Tuesday, 2 September 2014

NEWSLINK: Vietnam faces pressing need for saving wild tigers

A 2011 survey by the Institute of Ecology and Biological Resources showed that the number of wild tigers in Vietnam fell sharply, with between 27 – 47 individuals, recorded mainly in the Muong Nhe Nature Reserve, and the Pu Mat, Vu Quang, Chu Mom Ray and Yok Don national parks.

The main reason behind the situation is the poaching and illegal trading of tigers and their prey, which have yet been controlled by authorised agencies.

The big cat’s natural habitat is dwindling seriously due to men’s acts of cutting down forests for cultivable land, hydro-power plants, infrastructure, and mining.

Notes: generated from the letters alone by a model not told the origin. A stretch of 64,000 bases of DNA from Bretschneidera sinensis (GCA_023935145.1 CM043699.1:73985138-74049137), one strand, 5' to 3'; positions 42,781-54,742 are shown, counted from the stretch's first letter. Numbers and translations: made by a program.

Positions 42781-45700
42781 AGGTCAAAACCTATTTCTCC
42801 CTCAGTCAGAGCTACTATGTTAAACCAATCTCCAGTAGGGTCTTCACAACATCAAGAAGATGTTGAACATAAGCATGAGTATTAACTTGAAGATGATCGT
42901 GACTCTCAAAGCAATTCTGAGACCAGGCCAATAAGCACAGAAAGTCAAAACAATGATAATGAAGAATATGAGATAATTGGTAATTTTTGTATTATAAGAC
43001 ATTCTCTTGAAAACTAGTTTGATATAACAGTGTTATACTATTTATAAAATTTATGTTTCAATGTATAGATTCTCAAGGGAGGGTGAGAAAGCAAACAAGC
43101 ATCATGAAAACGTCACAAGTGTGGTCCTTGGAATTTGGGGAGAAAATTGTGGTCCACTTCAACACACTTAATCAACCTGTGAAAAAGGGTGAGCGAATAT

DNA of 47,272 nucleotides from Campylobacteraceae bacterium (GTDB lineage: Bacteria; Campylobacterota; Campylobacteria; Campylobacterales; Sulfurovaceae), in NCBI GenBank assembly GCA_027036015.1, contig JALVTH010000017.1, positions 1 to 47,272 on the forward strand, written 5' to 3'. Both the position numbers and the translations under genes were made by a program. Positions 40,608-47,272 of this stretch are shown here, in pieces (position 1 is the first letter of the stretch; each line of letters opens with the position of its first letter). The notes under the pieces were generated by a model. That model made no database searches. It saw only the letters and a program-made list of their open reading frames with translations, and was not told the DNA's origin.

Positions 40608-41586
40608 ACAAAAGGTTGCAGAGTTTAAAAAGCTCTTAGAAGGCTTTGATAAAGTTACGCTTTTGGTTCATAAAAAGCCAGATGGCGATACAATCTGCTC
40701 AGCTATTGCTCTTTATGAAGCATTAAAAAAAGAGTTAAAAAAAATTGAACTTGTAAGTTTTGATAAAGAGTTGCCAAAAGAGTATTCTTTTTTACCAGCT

It is reported that natural forests have shrunk from 43 percent of Vietnam’s land area in late 20th century to 17 percent at present.

Since the 1960s, the country was aware of the importance of conserving wildlife, adopting an ordinance to ban the hunt of wild animals.

It added tigers along with many other species to the list of those in need of protection and summoned numerous resources for the work.

However, a host of problems remain, hindering efforts to save the big cat, so are different viewpoints from national to international scales on how to conserve it.

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